Tuesday, September 23, 2008

The anti-Jewish racial laws in Italy of 1938

"La Civiltà Cattolica" recently published an article by the distinguished Jesuit historian Giovanni Sale on the promulgation of the anti-Jewish racial laws in Italy in 1938 when the Fascists were in power.

"La Civiltà Cattolica" `s articles are reviewed line by line by the Vatican secretariat of state before they are printed. And this supervision has been even more stringent since Cardinal Tarcisio Bertone became secretary of state.

An English translation of the article has been published in Chiesa on line.

The laws were promulgated when Pope Pius XI was Pope and Cardinal Eugenio Pacelli, ( later Pope Pius XII) was Secretary of State.

Sale attributes to Pacelli in 1938 – the year of the promulgation of the anti-Jewish racial laws in Italy – a diplomatic prudence that "today it is embarrassing to defend."

The article "highlights Pius XI's desire to defend the Jews more energetically and condemn the racial laws more drastically. Pius XI, nonetheless, found himself muzzled twice over. His most incisive words and writings never saw the light of day, both because of the censorship of the Fascist regime, which banned the Italian Catholic press from publishing the pope's speeches against racism, and because of the caution of the secretariat of state, which prevented "L'Osservatore Romano" itself – the newspaper of the Holy See – from printing any papal texts that were believed to be too imprudent."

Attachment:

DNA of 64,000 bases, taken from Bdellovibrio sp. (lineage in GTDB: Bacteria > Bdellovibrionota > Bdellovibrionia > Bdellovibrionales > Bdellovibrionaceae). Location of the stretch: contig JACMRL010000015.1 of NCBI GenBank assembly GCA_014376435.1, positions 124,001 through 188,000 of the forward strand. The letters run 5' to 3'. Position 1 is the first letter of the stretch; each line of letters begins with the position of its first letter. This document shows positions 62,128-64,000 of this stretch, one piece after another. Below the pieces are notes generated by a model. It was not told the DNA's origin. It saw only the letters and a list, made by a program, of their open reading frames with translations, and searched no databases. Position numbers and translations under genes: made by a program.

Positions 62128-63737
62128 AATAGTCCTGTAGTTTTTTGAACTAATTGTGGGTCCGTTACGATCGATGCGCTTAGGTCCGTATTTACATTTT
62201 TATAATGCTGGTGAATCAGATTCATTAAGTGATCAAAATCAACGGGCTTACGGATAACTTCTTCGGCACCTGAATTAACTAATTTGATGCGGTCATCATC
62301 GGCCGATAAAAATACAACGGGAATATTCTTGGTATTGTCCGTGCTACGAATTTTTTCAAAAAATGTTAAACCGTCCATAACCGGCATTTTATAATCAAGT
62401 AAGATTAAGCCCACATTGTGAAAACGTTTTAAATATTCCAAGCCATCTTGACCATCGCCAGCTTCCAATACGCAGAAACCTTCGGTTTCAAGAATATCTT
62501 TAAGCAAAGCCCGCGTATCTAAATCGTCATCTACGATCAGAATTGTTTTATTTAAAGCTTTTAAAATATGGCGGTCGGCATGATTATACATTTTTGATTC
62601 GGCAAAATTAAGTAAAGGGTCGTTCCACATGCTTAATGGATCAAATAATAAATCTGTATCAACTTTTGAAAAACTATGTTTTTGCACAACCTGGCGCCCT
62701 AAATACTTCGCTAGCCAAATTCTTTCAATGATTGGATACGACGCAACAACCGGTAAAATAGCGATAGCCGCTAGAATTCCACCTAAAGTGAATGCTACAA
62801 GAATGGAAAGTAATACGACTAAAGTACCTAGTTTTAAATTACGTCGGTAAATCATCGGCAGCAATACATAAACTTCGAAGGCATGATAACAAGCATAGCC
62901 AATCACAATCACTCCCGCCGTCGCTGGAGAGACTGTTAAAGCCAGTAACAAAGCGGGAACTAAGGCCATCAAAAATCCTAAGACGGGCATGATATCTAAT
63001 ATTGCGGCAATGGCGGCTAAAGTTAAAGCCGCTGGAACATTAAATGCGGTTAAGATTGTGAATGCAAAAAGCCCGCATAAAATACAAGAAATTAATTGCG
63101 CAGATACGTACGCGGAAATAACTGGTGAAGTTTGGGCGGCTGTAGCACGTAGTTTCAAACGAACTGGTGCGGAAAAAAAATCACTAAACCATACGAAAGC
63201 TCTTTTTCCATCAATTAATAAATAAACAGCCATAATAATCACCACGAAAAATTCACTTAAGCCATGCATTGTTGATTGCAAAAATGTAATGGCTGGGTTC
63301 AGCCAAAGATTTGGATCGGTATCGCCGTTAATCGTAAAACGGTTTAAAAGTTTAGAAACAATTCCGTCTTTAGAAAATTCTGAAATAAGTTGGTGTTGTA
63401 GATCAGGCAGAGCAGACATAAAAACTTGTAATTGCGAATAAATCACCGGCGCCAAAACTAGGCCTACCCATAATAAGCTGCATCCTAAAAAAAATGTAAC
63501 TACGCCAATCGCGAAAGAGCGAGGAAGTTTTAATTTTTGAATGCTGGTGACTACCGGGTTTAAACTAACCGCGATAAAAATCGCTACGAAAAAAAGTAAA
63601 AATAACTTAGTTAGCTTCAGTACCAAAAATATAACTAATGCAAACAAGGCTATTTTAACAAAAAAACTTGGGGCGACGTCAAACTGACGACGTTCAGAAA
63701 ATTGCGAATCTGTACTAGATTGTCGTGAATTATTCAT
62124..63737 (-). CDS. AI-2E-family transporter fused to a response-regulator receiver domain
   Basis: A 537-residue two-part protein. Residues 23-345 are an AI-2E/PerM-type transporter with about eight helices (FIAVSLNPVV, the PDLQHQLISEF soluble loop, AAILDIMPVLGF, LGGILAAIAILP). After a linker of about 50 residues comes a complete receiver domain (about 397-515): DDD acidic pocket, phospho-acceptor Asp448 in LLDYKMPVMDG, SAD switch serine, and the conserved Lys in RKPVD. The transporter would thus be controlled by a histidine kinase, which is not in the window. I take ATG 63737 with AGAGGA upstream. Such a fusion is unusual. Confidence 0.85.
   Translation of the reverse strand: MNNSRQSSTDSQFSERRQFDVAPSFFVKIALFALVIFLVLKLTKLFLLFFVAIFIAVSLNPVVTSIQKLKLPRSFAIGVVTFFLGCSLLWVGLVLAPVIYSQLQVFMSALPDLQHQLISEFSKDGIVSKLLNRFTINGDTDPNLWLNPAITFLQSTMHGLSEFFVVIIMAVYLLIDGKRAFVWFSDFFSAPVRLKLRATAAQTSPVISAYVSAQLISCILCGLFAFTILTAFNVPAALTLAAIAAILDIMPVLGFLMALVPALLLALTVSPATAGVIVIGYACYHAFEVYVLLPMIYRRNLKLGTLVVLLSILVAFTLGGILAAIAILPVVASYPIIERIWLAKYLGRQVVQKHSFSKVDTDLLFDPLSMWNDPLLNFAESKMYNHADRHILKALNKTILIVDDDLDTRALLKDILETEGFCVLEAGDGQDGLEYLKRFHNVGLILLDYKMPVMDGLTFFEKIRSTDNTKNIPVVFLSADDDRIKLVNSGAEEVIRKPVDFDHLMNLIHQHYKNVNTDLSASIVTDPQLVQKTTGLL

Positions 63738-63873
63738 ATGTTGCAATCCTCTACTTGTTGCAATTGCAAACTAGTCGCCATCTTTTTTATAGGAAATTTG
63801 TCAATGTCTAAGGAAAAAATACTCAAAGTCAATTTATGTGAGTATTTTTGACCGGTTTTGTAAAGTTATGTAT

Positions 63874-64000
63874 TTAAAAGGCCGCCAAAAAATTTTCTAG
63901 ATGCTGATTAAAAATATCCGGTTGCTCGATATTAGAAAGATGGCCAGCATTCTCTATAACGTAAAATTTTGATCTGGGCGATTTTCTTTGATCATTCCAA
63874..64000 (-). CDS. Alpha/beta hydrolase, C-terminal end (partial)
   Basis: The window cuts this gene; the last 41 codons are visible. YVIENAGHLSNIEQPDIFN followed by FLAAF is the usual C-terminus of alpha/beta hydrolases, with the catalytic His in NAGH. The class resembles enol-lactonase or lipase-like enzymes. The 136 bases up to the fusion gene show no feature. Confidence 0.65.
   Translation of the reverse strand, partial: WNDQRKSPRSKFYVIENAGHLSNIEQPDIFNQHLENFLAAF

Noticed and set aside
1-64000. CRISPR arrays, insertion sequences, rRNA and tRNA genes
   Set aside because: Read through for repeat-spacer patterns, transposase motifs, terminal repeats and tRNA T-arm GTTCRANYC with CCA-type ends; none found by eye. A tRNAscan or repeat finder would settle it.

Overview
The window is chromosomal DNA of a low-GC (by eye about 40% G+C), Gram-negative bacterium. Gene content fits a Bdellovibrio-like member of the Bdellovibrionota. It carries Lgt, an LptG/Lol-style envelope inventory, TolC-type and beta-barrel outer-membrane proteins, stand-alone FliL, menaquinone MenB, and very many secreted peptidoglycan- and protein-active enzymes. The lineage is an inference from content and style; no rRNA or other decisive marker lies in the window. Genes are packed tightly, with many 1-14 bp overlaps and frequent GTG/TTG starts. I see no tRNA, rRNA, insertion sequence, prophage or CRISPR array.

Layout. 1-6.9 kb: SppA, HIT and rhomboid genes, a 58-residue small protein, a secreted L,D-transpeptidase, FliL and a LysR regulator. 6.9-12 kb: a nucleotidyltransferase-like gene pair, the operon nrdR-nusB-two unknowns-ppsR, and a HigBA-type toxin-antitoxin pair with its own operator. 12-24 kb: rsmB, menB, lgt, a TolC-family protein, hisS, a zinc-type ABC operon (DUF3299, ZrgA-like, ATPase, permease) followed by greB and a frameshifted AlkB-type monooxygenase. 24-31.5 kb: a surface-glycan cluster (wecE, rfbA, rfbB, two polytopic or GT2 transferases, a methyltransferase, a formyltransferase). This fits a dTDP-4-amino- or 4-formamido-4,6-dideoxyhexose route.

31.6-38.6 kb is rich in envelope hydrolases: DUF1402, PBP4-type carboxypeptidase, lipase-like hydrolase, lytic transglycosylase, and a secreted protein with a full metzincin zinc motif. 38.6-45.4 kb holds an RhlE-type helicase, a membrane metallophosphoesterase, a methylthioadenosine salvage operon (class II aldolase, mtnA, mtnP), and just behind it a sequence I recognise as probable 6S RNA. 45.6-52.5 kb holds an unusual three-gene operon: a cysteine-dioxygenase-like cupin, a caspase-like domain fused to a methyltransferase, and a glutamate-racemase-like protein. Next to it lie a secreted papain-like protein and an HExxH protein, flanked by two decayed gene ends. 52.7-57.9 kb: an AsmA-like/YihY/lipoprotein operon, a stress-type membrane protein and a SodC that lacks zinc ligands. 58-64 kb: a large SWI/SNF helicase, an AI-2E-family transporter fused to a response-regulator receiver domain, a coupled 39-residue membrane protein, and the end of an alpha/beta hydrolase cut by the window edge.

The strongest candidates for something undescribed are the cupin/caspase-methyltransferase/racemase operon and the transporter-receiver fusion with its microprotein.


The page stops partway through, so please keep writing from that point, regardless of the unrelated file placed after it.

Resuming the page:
Sale concludes:

"It now appears embarrassing for the Catholic historian, especially after the openness of Vatican Council II in this matter, to defend this kind of viewpoint and manner of proceeding in moral or religious categories. But the task of the historian is to reconstruct, as much as objectively possible, the historical narrative, seeking to understand the mentality and culture of the subject in question, without ideological bias.

According to the Catholic culture of the time, although not everyone agreed with this principle, it seemed that the Church's duty was to protect its own faithful first of all, but without neglecting the sense of justice and charity due to all human beings....In the light of this principle, one can better understand the later interventions by Church authorities in this matter."